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FINANCE/ How to save Europe from Germany’s “suicidal” plan

April Thu 26, 2012

(Infophoto)  (Infophoto)

In the recent days, stock markets bounced back a bit, but the uncertainties after the market’s Black Monday, however, are far from allayed. Fears about the future of the Eurozone, considering also the political situation in France and Holland, remain. According to Mario Deaglio, Professor of International Economics at the University of Turin, it is good that Europe begins to question the policies of austerity put forward so far. In this interview, he explains why.

Among the causes of the market’s Black Monday were the elections in France and the fall of the government in the Netherlands: events that seem like a rejection of Germany’s austerity policy. In your opinion, why have things come to this?
The German policy of rigor involves an appreciable effect on the family budget of the average European citizen, with a resultant decrease in spending power and, in some cases, in living standards. This was accepted by the population for a while, but now that the austerity measures seem to be biting harder, the number of people who oppose them is growing, with obvious political repercussions in different countries, even in Germany, where the "Pirate Party", one of the greatest expressions of the anti-Europe movement, is on the rise. It is a symptom of a social disease that is growing stronger and that is related to specific instances.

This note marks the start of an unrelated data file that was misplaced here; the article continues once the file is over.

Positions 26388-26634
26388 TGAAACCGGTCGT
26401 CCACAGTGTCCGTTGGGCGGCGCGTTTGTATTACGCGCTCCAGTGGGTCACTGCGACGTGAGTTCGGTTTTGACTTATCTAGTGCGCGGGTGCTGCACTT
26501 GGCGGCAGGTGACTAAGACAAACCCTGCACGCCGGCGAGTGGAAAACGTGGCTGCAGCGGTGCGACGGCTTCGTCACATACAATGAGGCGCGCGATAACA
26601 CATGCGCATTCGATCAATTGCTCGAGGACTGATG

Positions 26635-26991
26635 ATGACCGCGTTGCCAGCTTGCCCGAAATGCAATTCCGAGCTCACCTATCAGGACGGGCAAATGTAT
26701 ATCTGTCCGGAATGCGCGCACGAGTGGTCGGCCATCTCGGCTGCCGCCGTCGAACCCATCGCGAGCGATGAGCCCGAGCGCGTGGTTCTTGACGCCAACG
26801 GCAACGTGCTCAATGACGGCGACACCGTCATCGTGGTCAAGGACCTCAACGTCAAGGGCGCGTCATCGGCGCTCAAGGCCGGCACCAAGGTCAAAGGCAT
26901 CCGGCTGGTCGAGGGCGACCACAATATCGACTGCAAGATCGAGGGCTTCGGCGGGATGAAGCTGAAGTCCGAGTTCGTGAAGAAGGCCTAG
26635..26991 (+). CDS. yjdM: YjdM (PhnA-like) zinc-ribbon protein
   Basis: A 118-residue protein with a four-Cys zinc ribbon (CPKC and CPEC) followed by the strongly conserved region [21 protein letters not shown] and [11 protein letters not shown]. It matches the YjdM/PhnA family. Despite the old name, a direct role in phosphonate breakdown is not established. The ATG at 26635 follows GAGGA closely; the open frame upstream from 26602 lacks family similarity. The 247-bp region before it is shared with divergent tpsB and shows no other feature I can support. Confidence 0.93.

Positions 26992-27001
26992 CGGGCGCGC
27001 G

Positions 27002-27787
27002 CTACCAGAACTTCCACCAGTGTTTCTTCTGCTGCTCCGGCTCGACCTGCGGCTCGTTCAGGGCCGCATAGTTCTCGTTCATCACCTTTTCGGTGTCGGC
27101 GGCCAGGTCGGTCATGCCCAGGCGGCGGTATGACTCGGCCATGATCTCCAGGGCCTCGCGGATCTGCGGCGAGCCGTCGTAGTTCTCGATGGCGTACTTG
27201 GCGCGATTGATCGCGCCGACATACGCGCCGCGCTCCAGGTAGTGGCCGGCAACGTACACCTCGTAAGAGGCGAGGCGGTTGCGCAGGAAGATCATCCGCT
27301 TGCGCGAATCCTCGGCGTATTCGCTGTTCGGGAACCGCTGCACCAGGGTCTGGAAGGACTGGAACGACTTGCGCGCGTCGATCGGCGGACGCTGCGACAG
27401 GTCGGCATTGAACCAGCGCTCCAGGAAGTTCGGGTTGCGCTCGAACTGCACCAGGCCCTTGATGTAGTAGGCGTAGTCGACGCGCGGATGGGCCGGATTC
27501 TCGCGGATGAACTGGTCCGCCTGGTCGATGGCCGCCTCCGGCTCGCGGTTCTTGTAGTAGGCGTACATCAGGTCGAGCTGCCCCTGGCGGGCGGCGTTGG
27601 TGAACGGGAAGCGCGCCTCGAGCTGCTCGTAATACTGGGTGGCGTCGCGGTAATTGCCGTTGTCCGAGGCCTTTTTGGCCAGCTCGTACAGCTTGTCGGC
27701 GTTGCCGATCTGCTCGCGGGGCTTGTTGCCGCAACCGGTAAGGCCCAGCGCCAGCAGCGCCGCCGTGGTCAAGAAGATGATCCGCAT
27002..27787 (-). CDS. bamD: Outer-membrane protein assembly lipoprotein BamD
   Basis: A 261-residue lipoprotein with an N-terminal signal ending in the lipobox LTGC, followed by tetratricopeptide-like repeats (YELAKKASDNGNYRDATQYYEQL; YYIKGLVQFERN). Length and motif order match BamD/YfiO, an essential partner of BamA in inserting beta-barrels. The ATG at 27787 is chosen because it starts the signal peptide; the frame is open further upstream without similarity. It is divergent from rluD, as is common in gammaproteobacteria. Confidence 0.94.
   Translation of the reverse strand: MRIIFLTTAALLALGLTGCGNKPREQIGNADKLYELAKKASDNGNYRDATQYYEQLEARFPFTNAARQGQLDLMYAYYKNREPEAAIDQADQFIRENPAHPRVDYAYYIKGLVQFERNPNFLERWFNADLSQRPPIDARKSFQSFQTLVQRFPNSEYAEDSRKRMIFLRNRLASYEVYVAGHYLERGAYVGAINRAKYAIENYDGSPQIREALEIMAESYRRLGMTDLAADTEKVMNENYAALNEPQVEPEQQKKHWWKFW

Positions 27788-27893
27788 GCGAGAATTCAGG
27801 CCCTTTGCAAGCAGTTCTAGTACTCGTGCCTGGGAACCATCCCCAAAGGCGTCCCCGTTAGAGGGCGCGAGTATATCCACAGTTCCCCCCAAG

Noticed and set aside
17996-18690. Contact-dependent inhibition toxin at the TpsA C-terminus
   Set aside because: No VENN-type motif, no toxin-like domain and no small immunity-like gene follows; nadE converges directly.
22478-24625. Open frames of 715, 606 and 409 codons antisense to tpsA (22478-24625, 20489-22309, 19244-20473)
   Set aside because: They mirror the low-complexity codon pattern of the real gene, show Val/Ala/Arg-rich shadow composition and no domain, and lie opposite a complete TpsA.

To what are you referring?
The average European citizen is beginning to ask himself some questions: How can we respond to what the markets are asking? Why must we reduce our deficits quickly and not over the course of several years? Why was a deficit of 3% of the GDP considered fine before and now it is no longer fine, while the Americans can have a deficit of 9% without anyone saying anything? This is what the citizens are beginning to ask and this is among the causes of the growing vote against austerity.

This situation puts the new European Treaty, the Fiscal Compact, in crisis even before its birth.
It is a stretch to call it a treaty. It is an agreement reached in a short time under the pressure of the market and under the leadership of Germany. Once this kind of extreme emergency is over, however, there is a section of public opinion and political powers that have made it clear that they do not identify with this arrangement.

We are in this situation when not even two months have passed since the second LTRO operation of the ECB, which was seen by many as the "anti-German" recipe. Does this mean that the liquidity provided was insufficient or that this type of policy is inadequate?



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